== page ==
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Harris v. Delaware

New Jersey Supreme Court


Decided: May 18, 1931.

JOSEPH HARRIS & SONS, RESPONDENT,
v.
THE DELAWARE, LACKAWANNA AND WESTERN RAILROAD COMPANY ET AL., APPELLANTS

On appeal from a judgment of the Morris County Circuit Court.

For the appellants, Frederic B. Scott.

For the respondent, King & Vogt.

Donges

[108 NJL Page 141]

The opinion of the court was delivered by

DONGES, J. This a mechanics' lien suit, in which a general judgment was entered in favor of plaintiffs and against the Delaware, Lackawanna and Western Railroad Company, owner, and Anna A. Stange and Ottoman Stange, general contractors, defendants-appellants. Judgment was likewise entered against Ells Construction Company, the subcontractor to whom the materials were furnished for which the lien was claimed.

The lien claim was filed on December 30th, 1927, on which day the summons was issued. Thereafter, on January 4th, 1928, service of the summons and complaint was made. Answers were filed by the defendants-appellants, and the case was noticed for trial for April term, 1928. Nothing appears to have been done to bring the case to judgment, and no steps were taken until July 15th, 1929, when notice was given of a motion to Mr. Justice Parker to amend the lien claim,

[108 NJL Page 142]

summons and complaint. By rule, dated October 22d, 1929, the amendment was made. On December 16th, 1929, the case was tried in the Morris County Circuit Court.

At the trial motion was made for a nonsuit and to discharge the property from the lien on the ground of lack of due diligence in the prosecution of the claim within one year, as required by statute. These motions were denied and error is assigned thereon.

We think the motions should have been granted and the lien discharged.

The statute (3 Comp. Stat., p. 3305, ยง 18) provides that if the lien "claimant shall fail to prosecute his claim diligently within one (1) year from the date issuing such summons, or such further time as the court may by order direct, such lien shall be discharged."

In Buchanon and Smock Lumber Co. v. Dougherty, 88 N.J.L. 356, this court held that the burden is on the lien claimant to excuse his failure to reduce his claim to judgment within the year.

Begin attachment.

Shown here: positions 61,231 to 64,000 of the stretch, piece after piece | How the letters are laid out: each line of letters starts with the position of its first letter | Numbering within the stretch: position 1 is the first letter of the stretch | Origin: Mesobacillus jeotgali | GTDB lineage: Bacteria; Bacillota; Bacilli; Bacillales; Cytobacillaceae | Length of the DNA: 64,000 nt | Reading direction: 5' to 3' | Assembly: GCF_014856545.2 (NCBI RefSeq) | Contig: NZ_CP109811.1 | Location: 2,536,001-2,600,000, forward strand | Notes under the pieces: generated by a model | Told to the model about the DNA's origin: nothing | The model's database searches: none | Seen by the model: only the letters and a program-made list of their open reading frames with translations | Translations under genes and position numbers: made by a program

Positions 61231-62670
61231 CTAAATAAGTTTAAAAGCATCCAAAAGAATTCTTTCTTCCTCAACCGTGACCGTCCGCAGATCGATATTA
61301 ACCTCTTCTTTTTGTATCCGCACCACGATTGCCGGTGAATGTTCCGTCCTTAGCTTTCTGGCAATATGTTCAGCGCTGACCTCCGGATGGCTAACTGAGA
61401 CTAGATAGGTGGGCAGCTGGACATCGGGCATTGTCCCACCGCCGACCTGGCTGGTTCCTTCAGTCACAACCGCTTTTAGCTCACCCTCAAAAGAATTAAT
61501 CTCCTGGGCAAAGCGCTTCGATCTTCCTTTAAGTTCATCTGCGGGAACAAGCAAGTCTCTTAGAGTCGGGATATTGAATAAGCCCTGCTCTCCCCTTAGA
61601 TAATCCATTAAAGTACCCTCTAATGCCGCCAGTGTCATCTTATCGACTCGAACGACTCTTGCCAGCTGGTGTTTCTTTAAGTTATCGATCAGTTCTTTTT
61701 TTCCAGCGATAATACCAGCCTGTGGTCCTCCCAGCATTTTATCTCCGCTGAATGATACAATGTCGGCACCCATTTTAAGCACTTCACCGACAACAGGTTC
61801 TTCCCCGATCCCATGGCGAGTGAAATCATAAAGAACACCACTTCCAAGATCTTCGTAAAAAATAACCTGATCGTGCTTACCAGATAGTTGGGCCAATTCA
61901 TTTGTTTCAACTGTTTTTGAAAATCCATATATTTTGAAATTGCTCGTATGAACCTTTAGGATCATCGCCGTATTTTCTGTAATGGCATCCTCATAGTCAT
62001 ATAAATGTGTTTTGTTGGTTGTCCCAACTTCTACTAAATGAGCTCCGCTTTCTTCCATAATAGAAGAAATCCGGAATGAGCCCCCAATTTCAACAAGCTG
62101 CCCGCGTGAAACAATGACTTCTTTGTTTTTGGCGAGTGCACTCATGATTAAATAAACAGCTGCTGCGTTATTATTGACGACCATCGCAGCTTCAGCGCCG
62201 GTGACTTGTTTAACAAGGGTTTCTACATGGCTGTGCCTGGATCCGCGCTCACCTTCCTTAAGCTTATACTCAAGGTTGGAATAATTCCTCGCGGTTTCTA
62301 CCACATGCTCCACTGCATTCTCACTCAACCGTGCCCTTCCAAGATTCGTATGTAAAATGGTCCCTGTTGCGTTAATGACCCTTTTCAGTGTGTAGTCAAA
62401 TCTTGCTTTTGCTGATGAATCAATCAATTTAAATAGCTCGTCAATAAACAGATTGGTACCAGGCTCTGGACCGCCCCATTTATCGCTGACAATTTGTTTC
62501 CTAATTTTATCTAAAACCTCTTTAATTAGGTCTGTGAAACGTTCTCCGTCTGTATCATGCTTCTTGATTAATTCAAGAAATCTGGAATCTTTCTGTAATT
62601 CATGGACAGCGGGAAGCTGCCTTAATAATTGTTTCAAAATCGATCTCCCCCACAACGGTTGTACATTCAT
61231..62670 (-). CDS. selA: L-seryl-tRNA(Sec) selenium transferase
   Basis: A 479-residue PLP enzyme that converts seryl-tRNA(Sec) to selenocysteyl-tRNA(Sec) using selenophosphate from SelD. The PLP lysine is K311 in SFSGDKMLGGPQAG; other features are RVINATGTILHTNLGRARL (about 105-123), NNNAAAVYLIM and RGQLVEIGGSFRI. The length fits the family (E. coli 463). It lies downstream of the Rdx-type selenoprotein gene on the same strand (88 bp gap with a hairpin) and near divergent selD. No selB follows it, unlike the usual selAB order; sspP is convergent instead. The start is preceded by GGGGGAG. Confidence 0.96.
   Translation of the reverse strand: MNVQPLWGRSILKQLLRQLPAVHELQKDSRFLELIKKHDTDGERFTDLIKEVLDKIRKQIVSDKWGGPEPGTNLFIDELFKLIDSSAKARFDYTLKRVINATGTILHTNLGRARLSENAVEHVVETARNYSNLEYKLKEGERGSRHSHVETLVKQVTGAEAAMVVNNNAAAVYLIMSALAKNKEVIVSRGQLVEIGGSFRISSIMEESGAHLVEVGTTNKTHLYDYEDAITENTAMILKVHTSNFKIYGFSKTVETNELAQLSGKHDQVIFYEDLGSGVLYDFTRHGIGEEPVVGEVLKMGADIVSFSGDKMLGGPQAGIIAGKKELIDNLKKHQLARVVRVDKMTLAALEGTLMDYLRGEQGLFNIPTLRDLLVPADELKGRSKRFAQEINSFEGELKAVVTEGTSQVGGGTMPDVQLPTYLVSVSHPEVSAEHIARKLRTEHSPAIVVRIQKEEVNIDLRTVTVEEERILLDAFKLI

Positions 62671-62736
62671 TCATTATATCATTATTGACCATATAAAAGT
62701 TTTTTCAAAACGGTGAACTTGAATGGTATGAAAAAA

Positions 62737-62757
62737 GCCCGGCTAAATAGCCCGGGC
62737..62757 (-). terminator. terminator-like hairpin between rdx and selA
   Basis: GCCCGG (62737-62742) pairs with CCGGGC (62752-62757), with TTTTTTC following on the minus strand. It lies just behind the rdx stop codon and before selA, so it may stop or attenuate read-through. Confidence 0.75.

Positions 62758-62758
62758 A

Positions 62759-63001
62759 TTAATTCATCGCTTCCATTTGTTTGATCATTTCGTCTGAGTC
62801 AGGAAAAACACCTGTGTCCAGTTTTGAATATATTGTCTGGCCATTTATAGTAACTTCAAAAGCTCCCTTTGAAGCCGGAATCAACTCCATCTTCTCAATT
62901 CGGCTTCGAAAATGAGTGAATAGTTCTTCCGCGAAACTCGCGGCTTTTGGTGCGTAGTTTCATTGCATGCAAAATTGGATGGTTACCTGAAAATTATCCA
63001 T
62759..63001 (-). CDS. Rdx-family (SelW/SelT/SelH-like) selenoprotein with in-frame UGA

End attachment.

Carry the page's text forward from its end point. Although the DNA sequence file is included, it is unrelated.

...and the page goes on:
In the instant case, no adequate reason was assigned for such failure. Plaintiffs sought to excuse themselves upon the ground that they were in doubt as to the accuracy of the description of the lands involved. They made no application to the court for an extension of time, although it appears in the discussion of the motion to nonsuit that Mr. Justice Parker suggested that an application might be made to the Circuit Court judge for an extension of time. They made no real effort, so far as appears, to ascertain the description of the lands, but for about eighteen months permitted the case to drag along, hoping something might happen to relieve their doubts as to the accuracy of the description used, in face of the duty imposed by statute to reduce the claim to judgment within a year or lose the lien on the property. They have shown nothing to justify their failure to prosecute, or to seure an extension of time, as required by statute. Buchanon and Smock Lumber Co. v. Dougherty, supra; Gluck v. Ruiz-Urrutia, 101 N.J.L. 558; Hendrickson v. Frieland, 106 N.J.L. 427.

[108 NJL Page 143]

In view of these considerations, which lead to a reversal, it is unnecessary to deal with the other reasons urged by appellants.

We conclude that the claim was not diligently prosecuted within the year, and that, in the state of the proofs, the court should have dealt with the matter and that the motion to nonsuit and to discharge the lien should have been granted. The judgment against the appellants is reversed, with costs.

For affirmance -- None.

For reversal -- THE CHIEF JUSTICE, TRENCHARD, CAMPBELL, LLOYD, CASE, BODINE, DALY, DONGES, VAN BUSKIRK, KAYS, HETFIELD, DEAR, WELLS, JJ. 13.

19310518


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